The Gods are granted forgiveness
In the 1960s, the Canadian writer (and later famous songwriter) Leonard Cohen hung out in a Bohemian community on the Greek island of Hydra. He formed a relationship with a woman, Marianne, who subsequently featured in some of his songs; in the way of the time, Marianne also had a brief fling with a young man called Nick Broomfield. Broomfield is now a celebrated maker of documentary films; and his latest, 'Marianne and Leonard', tells the story of the lifetime connection between his former lover and the artist she inspired, made after both of them recently died. What's interesting in the film is a tension that Broomfield seems to avoid addressing directly: that on one hand, Cohen comes across as a sensitive and profound thinker; on the other hand, also as a spoiled, pretentious individual who took whatever his talents enabled him to take without real regard for other people. A succession of acquaintances vouch for him, saying that you just couldn't expect Leonard to make the same commitments (and, where necessary, sacrifices) that you might of others. He may have maintained a lifelong friendship with Marianne (who eventually went home to Norway and adopted a suburban life), but only on his terms; for sure he liked her, but it's unclear that he ever actually did anything for her which in any way conflicted with his own interests, and it's strange to watch a film where everyone seems to pre-emptively forgive his behaviour. Broomfield's documentary is at its best when it tries to convey the wider milieu, of which Broomfield himself was part, than when it is genuflecting to St. Leonard and his muse, who by contrast appears to have been a genuinely lovely person, but perhaps not a particularly interesting one. Today, Broomfield says, Hydra is a millionaire's playground. But he paints an interesting picture of a time when it was something else.
An incidental Amoldovar
Pedro Amoldovar's films are never boring, but in spite of his acclaim, I've never truly loved them. In 'Julieta', she follow a woman's journey through life. Various things happen, some of them very traumatizing. Some make her realise that she didn't fully understand what was happening before. As always, Amoldovar tells his tale skilfully, although the power of the narrative is weakened by the decision to start near the end and reveal most of the story in flashback. And although the story ends on a note of emotional closure, I didn't find the film as involving as I might have done: the events are shown as a puzzle to be deciphered, rather than from an internal perspective. The film is certainly watchable, but adds up to less than the sum of its parts.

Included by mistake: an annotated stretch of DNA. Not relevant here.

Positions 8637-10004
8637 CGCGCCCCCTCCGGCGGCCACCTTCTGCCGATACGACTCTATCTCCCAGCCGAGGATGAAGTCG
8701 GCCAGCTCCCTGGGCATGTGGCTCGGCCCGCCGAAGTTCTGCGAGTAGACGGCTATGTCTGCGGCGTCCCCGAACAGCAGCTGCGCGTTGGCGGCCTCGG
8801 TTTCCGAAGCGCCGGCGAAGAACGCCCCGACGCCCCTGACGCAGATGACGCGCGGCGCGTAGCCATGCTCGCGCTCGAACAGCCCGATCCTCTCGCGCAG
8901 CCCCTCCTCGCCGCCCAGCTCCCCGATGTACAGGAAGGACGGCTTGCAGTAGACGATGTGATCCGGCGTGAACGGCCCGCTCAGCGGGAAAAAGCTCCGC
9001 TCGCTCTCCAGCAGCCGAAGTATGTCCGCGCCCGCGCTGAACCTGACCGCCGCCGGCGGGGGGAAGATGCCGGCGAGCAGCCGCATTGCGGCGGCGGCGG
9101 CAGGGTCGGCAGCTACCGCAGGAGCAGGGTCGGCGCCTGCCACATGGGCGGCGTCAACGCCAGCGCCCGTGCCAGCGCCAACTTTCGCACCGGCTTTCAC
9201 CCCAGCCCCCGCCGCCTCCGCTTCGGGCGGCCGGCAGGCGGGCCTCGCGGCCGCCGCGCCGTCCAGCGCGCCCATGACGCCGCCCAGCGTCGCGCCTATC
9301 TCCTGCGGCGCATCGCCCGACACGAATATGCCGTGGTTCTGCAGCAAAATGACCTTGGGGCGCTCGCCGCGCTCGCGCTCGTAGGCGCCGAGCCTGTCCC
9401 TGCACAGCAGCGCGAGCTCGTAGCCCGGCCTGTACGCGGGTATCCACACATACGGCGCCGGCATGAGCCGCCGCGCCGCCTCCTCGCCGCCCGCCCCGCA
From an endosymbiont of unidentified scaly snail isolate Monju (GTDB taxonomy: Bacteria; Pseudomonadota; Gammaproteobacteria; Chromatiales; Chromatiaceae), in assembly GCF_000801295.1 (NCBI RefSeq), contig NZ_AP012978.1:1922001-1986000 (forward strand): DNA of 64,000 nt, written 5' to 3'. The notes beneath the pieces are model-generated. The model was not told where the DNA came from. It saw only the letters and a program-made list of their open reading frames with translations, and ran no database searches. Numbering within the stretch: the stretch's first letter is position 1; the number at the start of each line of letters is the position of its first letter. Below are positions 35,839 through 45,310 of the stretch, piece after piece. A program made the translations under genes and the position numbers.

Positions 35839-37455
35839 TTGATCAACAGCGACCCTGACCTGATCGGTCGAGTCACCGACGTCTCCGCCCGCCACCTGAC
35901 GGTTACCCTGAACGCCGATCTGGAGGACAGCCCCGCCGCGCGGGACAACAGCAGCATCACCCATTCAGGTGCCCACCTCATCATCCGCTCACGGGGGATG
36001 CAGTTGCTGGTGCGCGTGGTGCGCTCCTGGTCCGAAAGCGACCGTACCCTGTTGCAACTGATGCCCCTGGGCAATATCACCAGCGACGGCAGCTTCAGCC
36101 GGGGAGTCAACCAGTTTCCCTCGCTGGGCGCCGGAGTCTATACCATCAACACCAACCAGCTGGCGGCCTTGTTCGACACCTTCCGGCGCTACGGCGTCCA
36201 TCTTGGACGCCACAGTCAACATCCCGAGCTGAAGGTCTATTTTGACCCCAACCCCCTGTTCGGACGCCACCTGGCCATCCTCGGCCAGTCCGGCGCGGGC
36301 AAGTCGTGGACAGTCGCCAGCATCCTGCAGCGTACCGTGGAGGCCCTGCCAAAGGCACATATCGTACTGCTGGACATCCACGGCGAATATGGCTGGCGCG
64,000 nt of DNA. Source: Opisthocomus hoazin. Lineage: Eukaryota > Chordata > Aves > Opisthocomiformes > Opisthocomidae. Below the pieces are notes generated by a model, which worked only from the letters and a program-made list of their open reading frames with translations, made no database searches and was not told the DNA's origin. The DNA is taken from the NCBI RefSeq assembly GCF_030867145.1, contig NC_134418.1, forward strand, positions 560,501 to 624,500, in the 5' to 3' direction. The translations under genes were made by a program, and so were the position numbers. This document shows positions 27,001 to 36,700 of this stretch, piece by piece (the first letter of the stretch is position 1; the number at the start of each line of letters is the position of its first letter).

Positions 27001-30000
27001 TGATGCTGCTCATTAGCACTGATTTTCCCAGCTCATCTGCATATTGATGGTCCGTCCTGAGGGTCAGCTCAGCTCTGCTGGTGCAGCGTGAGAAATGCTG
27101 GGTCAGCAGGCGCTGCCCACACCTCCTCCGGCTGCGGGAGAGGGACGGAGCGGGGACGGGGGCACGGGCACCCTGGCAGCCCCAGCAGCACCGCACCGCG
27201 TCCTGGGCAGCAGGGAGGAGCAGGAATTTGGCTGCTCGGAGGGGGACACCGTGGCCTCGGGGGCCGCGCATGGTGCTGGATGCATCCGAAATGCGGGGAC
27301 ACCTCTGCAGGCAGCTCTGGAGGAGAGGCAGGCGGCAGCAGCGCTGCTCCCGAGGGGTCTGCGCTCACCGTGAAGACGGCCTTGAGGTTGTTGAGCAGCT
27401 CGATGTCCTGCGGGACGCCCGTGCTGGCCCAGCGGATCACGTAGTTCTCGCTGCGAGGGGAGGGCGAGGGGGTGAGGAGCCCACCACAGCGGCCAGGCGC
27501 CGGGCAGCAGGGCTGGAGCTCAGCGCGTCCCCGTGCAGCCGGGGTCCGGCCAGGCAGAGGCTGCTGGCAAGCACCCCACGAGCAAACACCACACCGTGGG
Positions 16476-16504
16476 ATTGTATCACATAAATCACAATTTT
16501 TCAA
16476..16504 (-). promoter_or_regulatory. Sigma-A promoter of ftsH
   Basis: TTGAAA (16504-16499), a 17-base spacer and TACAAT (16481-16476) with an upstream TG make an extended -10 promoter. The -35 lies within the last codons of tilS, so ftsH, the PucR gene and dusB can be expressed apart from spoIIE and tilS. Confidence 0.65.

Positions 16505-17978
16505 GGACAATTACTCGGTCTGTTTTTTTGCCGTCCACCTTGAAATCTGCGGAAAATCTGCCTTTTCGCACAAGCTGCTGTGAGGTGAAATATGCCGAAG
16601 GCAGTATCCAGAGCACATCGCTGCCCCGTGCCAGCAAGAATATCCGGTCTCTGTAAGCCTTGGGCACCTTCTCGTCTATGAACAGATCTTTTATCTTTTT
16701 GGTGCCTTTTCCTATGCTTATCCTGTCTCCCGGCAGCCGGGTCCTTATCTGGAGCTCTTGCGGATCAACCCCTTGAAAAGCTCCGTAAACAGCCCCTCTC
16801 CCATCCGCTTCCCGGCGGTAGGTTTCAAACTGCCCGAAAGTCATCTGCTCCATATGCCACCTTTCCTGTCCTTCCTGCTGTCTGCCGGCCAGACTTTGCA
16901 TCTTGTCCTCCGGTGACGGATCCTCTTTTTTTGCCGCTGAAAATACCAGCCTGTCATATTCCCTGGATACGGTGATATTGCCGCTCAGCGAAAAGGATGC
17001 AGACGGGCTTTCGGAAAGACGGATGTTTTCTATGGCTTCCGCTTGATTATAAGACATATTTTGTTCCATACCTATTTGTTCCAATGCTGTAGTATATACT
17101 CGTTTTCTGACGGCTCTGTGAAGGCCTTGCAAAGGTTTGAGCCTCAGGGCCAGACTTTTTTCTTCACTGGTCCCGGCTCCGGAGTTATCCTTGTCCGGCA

A Late Quartet (2012)
Often when writing a story, the author has a problem: drama works best with a small group of closed characters, interacting essentially as equals; but real life just isn't like that. Hence the unreality of the communities we see in soap opera, where everyone seems to be part of the same sole network. But the players in a string quartet might indeed work closely together, while sharing the same interests and wider life, and without any absolute hierarchy; it's an obvious setting for a drama. This film explores one such quartet and the tensions it is placed under when one of its members is forced to retire. Part of the point of the script is the fact that its characters have trained themselves to behave in a certain mannered fashion, however strongly they may feel; but I found the film itself overly mannered. I think the problem is that we see here only talented, successful, relatively wealthy people, though often frustrated as they try to organise their lives as they see fit. They're not repulsive people; but frankly, who cares? There are big themes in the story, but somehow they pass by as if minor quibbles. Overall, I found myself unmoved.